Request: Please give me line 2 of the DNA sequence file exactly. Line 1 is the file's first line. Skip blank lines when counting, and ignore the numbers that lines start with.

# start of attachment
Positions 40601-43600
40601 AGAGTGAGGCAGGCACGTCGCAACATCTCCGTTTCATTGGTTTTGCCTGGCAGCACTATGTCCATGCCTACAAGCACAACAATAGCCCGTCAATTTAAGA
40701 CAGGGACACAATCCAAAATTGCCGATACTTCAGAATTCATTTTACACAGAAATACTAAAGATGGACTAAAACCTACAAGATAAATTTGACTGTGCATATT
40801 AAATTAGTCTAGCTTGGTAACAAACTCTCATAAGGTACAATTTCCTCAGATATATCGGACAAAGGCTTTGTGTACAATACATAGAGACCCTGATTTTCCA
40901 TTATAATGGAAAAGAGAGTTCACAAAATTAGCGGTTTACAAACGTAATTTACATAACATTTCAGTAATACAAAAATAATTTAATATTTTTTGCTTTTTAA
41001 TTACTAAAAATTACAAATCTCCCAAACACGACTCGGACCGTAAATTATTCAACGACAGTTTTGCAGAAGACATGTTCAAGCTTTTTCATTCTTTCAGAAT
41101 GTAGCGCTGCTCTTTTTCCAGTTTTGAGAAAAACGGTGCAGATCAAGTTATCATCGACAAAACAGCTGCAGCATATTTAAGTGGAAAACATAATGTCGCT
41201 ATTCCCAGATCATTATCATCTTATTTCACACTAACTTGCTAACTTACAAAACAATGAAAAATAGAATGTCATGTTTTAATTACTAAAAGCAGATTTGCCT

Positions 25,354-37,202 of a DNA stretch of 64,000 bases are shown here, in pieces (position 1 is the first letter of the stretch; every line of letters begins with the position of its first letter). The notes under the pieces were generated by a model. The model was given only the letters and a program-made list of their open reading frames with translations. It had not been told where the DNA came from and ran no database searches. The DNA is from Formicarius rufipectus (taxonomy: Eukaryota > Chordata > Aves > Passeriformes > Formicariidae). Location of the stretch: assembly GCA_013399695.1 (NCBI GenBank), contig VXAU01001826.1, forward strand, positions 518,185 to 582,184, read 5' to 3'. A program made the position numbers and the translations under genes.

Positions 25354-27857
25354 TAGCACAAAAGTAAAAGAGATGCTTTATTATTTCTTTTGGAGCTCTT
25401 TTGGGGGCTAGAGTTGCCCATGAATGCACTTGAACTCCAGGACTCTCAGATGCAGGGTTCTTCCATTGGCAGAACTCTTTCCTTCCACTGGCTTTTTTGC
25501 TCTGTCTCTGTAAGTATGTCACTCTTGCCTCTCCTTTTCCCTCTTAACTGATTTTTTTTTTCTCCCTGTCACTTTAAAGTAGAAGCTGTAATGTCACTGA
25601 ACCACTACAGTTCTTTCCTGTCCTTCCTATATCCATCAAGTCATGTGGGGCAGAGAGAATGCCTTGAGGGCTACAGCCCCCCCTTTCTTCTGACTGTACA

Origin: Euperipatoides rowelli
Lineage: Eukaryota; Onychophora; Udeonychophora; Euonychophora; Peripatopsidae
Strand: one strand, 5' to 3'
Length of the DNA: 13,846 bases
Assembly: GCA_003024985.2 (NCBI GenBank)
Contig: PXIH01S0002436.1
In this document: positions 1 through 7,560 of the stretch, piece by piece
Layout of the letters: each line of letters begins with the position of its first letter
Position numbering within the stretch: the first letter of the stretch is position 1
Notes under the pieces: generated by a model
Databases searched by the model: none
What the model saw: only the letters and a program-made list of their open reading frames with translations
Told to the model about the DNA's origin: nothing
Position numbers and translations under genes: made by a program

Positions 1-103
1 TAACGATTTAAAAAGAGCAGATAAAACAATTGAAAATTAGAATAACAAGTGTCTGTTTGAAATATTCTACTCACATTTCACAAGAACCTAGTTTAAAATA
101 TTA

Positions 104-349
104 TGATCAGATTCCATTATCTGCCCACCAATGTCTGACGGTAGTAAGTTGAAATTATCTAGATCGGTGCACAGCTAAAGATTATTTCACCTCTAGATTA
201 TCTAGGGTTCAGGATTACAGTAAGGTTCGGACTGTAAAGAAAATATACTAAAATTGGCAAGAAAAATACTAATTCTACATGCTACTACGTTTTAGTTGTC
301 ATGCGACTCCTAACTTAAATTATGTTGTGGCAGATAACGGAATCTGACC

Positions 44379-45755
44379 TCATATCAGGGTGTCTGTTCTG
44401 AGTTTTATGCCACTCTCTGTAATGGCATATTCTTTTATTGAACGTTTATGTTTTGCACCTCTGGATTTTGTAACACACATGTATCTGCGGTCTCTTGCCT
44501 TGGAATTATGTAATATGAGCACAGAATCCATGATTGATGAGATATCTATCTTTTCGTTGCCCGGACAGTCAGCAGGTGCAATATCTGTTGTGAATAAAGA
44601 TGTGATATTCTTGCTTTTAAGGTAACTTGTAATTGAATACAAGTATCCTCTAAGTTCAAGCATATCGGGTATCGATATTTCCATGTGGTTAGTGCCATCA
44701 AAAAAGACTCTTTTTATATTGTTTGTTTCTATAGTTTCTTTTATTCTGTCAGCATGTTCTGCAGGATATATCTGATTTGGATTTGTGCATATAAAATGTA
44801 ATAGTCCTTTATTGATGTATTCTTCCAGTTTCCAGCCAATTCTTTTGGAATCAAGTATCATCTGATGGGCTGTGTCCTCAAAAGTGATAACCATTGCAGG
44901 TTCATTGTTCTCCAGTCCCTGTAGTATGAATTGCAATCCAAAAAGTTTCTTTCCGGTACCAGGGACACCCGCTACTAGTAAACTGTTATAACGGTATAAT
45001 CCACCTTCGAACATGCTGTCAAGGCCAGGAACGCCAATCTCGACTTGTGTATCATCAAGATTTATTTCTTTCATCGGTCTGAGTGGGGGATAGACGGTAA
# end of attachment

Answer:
40601 AGAGTGAGGCAGGCACGTCGCAACATCTCCGTTTCATTGGTTTTGCCTGGCAGCACTATGTCCATGCCTACAAGCACAACAATAGCCCGTCAATTTAAGA